By using the human exceptional perspective, the paper has shown that various ethical values support the denial of animal rights. The paper has shown how giving animals’ equal rights to humans would substantially diminish the welfare and prosperity enjoyed by humanity.

While calling for better treatment and care for animals is a human and noble endeavor, the idea of granting animals rights as if they were people is detrimental to human existence. Such a move would subvert human rights since it would undermine the ability of human beings to utilized animals for human well-being and prosperity.


Aaltola, E. (2011). The Philosophy behind the Movement: Animal Studies versus Animal Rights. Society & Animals, 19 (1), 393-406

Beauchamp, T.L., & Frey, R.G. (2011). The Oxford Handbook of Animal Ethics. Oxford: Oxford University Press.

Boddice, R. (2011). Anthropocentrism: Humans, Animals, Environments. NJ: Brill.

Cochrane, (2009). Do Animals Have an Interest in Liberty? Political Studies, 57(3), 660-679.

Dogan, A. (2011). A Defense of Animal Rights. J Agric Environ Ethics, 24(1), 473–491.

Flynn, C.P. (2001). Acknowledging the Zoological Connection: A Sociological Analysis of Animal Cruelty. Society & Animals, 9(1), 71-87.

Freeman, C. (2010). Framing Animal Rights in the ‘Go Veg’ Campaigns of U.S. Animal Rights Organizations. Society & Animals, 18(2), 163-182.

Hadley, J. (2013). Liberty and Valuing Sentient Life. Ethics & the Environment, 18(1), 87-103.

Herzog, H., Dinoff, B., & Page, J. (1997). Animal Rights Talk: Moral Debate over the Internet. Qualitative Sociology, 20(3), 399-418.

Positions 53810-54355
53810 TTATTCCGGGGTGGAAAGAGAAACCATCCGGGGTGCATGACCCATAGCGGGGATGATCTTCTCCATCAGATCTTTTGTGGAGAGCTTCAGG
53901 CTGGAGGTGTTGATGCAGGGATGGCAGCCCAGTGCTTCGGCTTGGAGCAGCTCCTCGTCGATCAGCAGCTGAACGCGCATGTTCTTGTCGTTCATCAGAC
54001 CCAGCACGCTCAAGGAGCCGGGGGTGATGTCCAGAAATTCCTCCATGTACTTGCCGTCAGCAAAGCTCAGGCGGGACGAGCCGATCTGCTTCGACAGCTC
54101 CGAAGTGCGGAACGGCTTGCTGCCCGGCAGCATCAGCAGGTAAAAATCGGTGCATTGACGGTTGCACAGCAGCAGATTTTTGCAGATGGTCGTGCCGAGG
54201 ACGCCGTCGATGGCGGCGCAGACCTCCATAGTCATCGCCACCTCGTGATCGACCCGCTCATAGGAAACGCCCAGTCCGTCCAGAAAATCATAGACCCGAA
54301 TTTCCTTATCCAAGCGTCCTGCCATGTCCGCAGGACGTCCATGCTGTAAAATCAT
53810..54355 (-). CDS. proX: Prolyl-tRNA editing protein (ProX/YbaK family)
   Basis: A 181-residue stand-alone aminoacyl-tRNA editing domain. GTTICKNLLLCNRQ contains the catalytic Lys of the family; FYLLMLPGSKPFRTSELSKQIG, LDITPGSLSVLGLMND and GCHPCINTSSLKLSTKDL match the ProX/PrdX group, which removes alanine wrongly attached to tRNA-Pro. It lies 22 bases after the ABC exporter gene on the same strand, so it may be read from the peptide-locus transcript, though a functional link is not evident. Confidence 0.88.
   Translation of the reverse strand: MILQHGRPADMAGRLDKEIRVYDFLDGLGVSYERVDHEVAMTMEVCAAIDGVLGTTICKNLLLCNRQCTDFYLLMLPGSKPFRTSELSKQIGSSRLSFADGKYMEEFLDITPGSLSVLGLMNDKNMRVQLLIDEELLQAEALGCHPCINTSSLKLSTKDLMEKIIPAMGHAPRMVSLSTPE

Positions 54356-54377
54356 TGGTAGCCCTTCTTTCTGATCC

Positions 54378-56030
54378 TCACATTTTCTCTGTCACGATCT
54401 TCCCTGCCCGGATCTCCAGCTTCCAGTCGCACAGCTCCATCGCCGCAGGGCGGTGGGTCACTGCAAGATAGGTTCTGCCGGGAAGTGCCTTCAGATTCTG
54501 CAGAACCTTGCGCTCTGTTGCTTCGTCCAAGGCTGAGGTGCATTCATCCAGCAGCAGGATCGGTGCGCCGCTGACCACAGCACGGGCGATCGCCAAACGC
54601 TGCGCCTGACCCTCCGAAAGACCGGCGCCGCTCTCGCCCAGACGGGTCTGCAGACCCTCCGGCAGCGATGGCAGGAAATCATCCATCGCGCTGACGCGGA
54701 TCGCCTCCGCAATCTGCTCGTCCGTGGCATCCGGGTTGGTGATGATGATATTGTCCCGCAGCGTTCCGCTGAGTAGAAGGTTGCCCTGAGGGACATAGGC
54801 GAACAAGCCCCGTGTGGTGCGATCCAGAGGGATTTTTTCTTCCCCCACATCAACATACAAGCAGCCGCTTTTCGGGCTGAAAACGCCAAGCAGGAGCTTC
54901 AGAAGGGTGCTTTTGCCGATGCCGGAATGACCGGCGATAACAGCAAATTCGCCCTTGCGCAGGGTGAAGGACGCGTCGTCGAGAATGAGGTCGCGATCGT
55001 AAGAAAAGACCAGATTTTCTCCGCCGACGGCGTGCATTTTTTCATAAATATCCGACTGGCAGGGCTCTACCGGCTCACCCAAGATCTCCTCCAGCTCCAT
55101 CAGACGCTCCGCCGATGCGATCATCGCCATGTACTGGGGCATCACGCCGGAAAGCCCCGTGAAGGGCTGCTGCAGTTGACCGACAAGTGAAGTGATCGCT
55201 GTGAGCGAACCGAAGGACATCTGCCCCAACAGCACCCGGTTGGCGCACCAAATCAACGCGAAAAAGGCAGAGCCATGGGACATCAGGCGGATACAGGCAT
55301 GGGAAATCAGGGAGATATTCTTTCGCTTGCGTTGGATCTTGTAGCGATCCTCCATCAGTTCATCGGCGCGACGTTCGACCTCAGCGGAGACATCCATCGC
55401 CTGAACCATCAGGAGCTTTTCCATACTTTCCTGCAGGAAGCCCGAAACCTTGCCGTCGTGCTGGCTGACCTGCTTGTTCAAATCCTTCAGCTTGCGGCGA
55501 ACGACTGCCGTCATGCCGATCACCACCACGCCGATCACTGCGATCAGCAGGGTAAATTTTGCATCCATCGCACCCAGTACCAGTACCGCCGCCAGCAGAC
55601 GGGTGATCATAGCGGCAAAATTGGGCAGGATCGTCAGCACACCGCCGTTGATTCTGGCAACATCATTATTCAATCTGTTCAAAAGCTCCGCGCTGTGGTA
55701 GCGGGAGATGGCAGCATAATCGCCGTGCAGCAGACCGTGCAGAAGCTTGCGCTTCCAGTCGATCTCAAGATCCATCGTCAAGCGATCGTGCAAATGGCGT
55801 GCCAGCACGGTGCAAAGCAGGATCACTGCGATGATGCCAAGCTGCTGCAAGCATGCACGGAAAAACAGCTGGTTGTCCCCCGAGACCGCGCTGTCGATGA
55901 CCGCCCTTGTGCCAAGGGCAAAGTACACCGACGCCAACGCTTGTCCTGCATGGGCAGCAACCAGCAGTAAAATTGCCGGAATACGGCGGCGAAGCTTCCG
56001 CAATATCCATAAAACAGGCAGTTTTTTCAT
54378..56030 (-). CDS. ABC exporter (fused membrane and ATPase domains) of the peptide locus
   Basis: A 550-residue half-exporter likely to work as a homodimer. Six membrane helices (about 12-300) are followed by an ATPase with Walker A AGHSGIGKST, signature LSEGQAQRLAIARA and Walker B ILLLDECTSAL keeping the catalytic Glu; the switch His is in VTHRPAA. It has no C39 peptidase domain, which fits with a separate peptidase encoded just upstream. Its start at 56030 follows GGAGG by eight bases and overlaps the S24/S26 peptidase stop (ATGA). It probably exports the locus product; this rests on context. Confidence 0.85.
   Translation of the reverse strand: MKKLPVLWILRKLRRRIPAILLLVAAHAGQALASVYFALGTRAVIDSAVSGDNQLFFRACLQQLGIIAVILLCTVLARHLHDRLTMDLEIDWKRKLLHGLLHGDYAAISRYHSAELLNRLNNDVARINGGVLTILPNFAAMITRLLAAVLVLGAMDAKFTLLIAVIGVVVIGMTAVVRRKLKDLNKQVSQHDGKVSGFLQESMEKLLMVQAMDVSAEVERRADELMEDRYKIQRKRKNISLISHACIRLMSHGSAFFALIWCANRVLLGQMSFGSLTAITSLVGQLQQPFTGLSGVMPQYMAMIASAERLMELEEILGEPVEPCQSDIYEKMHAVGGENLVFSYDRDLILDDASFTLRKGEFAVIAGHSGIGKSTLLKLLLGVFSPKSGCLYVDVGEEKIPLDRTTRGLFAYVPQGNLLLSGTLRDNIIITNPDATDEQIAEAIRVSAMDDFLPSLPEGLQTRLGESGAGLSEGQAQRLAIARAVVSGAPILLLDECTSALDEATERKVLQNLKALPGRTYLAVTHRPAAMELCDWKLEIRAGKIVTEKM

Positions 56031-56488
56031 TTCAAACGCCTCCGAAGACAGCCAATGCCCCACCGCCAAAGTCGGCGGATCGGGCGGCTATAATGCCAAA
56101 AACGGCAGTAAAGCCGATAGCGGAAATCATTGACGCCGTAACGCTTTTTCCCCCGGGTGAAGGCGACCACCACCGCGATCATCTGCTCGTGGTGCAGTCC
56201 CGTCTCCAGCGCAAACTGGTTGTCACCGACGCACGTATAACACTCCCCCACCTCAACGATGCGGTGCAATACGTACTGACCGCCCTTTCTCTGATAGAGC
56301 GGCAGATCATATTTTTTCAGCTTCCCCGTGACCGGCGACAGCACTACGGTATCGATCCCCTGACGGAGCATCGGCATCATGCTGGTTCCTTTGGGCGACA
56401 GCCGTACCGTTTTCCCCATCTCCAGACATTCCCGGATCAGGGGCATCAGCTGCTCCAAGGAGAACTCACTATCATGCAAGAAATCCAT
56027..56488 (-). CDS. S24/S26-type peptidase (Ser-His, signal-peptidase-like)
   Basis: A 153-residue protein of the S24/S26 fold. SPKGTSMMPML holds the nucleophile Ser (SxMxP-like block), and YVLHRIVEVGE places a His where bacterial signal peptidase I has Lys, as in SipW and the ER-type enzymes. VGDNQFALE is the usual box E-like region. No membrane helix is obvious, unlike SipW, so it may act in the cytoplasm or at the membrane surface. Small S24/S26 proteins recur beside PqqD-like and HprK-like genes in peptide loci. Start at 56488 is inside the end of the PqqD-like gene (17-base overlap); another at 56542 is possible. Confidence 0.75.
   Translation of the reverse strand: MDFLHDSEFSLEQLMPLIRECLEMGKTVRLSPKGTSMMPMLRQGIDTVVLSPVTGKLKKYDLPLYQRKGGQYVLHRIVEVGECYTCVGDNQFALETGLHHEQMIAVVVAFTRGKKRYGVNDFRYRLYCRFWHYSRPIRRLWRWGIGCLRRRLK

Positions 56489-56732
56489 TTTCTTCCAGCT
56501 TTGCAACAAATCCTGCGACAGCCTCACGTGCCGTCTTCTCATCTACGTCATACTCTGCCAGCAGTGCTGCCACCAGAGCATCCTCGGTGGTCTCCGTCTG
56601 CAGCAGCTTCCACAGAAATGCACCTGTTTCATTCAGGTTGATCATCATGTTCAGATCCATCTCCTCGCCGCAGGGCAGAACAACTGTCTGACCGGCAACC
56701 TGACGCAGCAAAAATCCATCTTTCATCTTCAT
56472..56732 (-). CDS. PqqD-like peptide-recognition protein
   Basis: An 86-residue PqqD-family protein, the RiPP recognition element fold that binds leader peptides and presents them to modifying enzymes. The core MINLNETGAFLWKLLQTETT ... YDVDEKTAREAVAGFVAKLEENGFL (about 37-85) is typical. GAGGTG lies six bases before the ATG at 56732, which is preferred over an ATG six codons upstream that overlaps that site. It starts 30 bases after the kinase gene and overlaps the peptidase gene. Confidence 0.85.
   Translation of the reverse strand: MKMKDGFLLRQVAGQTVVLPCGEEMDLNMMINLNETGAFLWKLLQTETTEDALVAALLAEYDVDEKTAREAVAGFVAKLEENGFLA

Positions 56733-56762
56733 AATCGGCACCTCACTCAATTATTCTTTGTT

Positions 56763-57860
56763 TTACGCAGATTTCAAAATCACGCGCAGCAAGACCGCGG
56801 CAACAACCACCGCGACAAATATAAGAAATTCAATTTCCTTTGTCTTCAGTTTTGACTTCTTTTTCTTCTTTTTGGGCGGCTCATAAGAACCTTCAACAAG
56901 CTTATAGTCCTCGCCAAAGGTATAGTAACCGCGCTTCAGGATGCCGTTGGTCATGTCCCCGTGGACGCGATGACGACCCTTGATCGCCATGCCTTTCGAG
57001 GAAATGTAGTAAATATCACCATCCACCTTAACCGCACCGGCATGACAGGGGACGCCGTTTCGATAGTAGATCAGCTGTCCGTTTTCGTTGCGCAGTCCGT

Hudson, L. (2011). A Species of Thought: Bare Life and Animal Being. Antipode, 43(5), 1659-1678.

Kelly, O. (2008). What Is Wrong with (Animal) Rights? Journal of Speculative Philosophy, 22(3), 214-224.

Marna, O. (2009). Animal Rights: Noble Cause or Needless Effort? NY: Twenty-First Century Books, 2009.

Morrison, A.R. (2009). An Odyssey with Animals: A Veterinarian’s Reflections on the Animal Rights & Welfare Debate. Oxford: Oxford University Press.

Phelps, N. (2013). Changing the Game: Why the Battle for Animal Liberation Is So Hard and How We Can Win It. NY: Lantern Books.

Phillips, J.C. et al. (2010). Activism and Trust: Animal Rights vs. Animal Welfare in the Food Supply Chain. Journal of Food Distribution Research, 41(1), 91-95.

Rainer, R., & Tibor, M. (2012). Innocent Threats and the Moral Problem of Carnivorous Animals. Journal of Applied Philosophy, 29 (2), 146-159.

Rollin, B. (2012). The Moral Status of Invasive Animal Research. Hastings Center Report, 42 (1), 4-6.

Rudy, K. (2013). Ethics and Animals: An Introduction. Ethics & the Environment, 18(1), 125-135.

Scott, D.W. (2010). Animals and Ethics. Retrieved from:

Wesley, J.S. (2013). A Rat Is a Pig Is a Dog Is a Boy: The Human Cost of the Animal Rights Movement. NY: Encounter Books.